In a Google Search Central SEO session recently, Google’s John Mueller shed light on a way the search engine’s systems can go astray – keeping pages on your site from being indexed and appearing in search.
Essentially the issue comes from Google’s predictive approach to identifying duplicate content based on URL patterns, which has the potential to incorrectly identify duplicate content based on the URL alone.
Google uses the predictive system to increase the efficiency of its crawling and indexing of sites by skipping over content which is just a copy of another page. By leaving these pages out of the index, Google’s engine has less chances of showing repetitious content in its search results and allows its indexing systems to reach other, more unique content more quickly.
Obviously the problem is that content creators could unintentionally trigger these predictive systems when publishing unique content on similar topics, leaving quality content out of the search engine.
John Mueller Explains How Google Could Misidentify Duplicate Content
In a response to a question from a user whose pages were not being indexed correctly, Mueller explained that Google uses multiple layers of filters to weed out duplicate content:
“What tends to happen on our side is we have multiple levels of trying to understand when there is duplicate content on a site. And one is when we look at the page’s content directly and we kind of see, well, this page has this content, this page has different content, we should treat them as separate pages.
The other thing is kind of a broader predictive approach that we have where we look at the URL structure of a website where we see, well, in the past, when we’ve looked at URLs that look like this, we’ve seen they have the same content as URLs like this. And then we’ll essentially learn that pattern and say, URLs that look like this are the same as URLs that look like this.”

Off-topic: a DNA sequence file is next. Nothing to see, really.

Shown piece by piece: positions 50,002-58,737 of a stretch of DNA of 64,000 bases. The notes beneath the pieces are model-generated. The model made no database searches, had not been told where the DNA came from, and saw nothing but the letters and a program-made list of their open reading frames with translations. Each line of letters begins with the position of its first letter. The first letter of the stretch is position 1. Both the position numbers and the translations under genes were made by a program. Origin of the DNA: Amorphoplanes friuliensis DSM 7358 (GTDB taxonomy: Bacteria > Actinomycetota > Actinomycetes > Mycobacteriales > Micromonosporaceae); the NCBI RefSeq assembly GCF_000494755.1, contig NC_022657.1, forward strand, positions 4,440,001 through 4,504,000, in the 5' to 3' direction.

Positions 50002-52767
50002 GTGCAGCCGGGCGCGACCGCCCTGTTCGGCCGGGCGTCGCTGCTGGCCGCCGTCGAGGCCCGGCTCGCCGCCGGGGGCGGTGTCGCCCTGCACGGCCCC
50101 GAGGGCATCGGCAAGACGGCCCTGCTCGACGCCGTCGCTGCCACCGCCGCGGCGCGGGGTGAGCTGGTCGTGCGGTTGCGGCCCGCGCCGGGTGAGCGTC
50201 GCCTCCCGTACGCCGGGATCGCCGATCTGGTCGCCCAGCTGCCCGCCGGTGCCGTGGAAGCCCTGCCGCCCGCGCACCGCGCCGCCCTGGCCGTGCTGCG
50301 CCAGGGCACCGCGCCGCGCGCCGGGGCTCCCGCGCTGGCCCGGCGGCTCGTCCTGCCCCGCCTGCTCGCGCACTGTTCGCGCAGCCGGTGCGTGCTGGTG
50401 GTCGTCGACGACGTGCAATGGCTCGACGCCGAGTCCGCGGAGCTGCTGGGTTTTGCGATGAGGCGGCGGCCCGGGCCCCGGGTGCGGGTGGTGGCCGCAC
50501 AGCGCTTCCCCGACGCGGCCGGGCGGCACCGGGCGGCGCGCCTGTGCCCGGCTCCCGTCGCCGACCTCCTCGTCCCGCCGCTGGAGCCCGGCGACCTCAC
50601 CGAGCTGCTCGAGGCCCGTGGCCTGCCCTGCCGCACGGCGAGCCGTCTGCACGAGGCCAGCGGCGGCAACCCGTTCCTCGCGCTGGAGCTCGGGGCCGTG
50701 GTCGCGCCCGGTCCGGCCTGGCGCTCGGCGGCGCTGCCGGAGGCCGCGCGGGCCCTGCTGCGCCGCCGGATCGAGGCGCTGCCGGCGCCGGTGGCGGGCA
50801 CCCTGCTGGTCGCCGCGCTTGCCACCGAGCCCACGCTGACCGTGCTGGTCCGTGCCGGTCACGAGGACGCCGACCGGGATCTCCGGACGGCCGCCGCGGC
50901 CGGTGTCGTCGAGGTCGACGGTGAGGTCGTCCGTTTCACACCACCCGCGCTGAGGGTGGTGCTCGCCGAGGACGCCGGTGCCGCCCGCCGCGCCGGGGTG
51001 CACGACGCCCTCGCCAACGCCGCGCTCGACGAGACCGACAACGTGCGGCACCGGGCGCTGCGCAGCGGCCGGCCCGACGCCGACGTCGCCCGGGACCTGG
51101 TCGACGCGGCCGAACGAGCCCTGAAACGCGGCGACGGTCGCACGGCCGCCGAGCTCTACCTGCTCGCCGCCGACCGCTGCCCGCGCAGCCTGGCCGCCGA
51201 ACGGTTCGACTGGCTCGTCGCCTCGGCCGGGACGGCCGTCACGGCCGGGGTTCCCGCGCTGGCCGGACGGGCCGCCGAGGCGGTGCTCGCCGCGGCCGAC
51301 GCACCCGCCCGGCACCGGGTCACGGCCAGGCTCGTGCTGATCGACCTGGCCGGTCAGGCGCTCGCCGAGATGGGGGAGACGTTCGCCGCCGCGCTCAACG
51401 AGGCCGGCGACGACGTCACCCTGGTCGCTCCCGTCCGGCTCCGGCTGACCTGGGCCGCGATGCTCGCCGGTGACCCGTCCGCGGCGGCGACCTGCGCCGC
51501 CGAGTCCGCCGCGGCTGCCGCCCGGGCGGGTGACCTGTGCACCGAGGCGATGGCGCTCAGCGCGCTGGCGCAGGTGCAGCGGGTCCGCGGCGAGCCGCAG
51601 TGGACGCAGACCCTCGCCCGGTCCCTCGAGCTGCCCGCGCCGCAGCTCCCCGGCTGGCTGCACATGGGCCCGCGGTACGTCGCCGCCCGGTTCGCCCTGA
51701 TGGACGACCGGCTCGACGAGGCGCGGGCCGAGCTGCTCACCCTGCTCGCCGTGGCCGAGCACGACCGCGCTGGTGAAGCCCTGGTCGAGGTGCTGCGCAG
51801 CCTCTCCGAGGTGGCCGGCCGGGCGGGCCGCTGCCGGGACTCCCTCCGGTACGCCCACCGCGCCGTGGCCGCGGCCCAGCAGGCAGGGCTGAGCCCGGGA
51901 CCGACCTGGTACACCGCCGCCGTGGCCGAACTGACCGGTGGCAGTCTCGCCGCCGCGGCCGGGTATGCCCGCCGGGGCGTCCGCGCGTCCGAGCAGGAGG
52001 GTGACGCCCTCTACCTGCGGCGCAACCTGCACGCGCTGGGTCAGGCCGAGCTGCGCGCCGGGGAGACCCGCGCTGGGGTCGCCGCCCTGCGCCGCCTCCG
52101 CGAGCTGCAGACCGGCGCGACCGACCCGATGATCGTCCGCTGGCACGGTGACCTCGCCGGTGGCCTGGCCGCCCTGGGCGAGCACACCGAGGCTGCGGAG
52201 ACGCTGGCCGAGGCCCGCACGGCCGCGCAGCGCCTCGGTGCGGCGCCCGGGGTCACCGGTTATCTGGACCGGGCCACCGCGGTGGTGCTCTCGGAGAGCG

He also explained how these systems can sometimes go too far and Google could incorrectly filter out unique content based on URL patterns on a site:
“Even without looking at the individual URLs we can sometimes say, well, we’ll save ourselves some crawling and indexing and just focus on these assumed or very likely duplication cases. And I have seen that happen with things like cities.
I have seen that happen with things like, I don’t know, automobiles is another one where we saw that happen, where essentially our systems recognize that what you specify as a city name is something that is not so relevant for the actual URLs. And usually we learn that kind of pattern when a site provides a lot of the same content with alternate names.”
How Can You Protect Your Site From This?
While Google’s John Mueller wasn’t able to provide a full-proof solution or prevention for this issue, he did offer some advice for sites that have been affected:
“So what I would try to do in a case like this is to see if you have this kind of situations where you have strong overlaps of content and to try to find ways to limit that as much as possible.
And that could be by using something like a rel canonical on the page and saying, well, this small city that is right outside the big city, I’ll set the canonical to the big city because it shows exactly the same content.
So that really every URL that we crawl on your website and index, we can see, well, this URL and its content are unique and it’s important for us to keep all of these URLs indexed.
Or we see clear information that this URL you know is supposed to be the same as this other one, you have maybe set up a redirect or you have a rel canonical set up there, and we can just focus on those main URLs and still understand that the city aspect there is critical for your individual pages.”
It should be clarified that duplicate content or pages impacted by this problem will not hurt the overall SEO of your site. So, for example, having several pages tagged as being duplicate content won’t prevent your home page from appearing for relevant searches.
Still, the issue has the potential to gradually decrease the efficiency of your SEO efforts, not to mention making it harder for people to find the valuable information you are providing.
To see Mueller’s full explanation, watch the video below: